I finally got around to watching the debate.

Here’s the rough notes that I wrote live as I watched, with some conclusions at the end. I kind of would have liked to write something more comprehensive but I’m pretty tired and busy with other stuff so this is the best I’ll manage:

Tour’s opening statement is quite shouty, but maybe that’s just how he speaks. As an opening statement I guess it does its job. Of course I have objections but I’m sure they’ll discuss these points in the course of the debate.
Dave’s opening statement was definitely too harsh. Some relevant points were raised, but could have been done in a much gentler manner. I’m sure the audience must have been taken aback.

Tours first question about how amino acids can be joined up into peptides in prebiotic conditions: Dave cites several papers, eventually landing on Singh et al 2022 in JACS
James says this paper used aminonitriles, not amino acids (lacking side chains)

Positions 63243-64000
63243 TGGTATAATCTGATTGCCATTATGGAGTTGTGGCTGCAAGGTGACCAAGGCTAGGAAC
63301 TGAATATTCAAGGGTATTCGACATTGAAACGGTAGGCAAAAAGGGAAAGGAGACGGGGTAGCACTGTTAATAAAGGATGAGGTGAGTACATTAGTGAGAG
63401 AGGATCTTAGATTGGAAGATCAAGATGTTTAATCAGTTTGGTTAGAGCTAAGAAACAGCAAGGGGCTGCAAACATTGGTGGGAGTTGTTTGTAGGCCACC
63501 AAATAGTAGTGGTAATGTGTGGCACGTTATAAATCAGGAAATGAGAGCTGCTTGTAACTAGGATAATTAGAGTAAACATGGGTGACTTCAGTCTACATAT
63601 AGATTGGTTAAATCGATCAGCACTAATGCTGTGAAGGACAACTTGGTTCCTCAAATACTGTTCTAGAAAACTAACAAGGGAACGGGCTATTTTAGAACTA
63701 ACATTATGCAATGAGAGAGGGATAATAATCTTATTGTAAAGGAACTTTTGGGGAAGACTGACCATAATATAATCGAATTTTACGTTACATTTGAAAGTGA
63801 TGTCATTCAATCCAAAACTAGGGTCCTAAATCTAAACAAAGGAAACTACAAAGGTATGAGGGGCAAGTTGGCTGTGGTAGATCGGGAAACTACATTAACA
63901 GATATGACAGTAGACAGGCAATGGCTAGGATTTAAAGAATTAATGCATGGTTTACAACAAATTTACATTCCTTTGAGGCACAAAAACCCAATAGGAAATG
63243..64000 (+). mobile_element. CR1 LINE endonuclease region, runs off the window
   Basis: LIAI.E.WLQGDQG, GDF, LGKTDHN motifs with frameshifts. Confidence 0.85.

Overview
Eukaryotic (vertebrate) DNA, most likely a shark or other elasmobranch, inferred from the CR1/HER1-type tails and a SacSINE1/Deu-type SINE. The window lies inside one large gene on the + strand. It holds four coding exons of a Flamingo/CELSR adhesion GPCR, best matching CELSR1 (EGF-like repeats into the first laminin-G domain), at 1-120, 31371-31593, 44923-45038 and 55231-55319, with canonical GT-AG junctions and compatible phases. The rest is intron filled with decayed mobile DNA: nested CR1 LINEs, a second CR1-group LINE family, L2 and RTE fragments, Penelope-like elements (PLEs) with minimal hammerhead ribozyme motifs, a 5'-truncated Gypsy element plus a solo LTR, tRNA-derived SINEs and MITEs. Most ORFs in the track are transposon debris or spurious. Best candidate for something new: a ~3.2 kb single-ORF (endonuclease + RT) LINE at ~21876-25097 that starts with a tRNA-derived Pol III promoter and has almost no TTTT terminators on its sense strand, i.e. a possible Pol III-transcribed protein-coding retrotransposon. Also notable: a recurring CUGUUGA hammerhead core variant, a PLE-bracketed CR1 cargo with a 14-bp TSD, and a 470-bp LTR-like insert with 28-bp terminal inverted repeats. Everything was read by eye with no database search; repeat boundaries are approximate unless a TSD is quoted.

My reading suggests a more relevant point would be that they used amino amides coupling with peptide nitriles to form peptides (getting the right product but not in the way James asked - coupling together two unaltered amino acids directly).
I don’t know enough about chemistry to see who really was right on this point though.

Dave’s first question was quite direct - why did Tour lie in saying that the primordial soup model in all the textbooks talked about says “molecules in a puddle or in a pond, lightning strikes, molecules form, those molecules form into slithering creatures and they come out of this point”?
Tour’s answer is to say that we don’t know what was happening in the primordial soup, and then changes the subject back to saying we’re clueless about how to make polypeptides, then when Dave presses him to answer the question again he basically says that the textbooks really do teach about the primordial soup model, so there.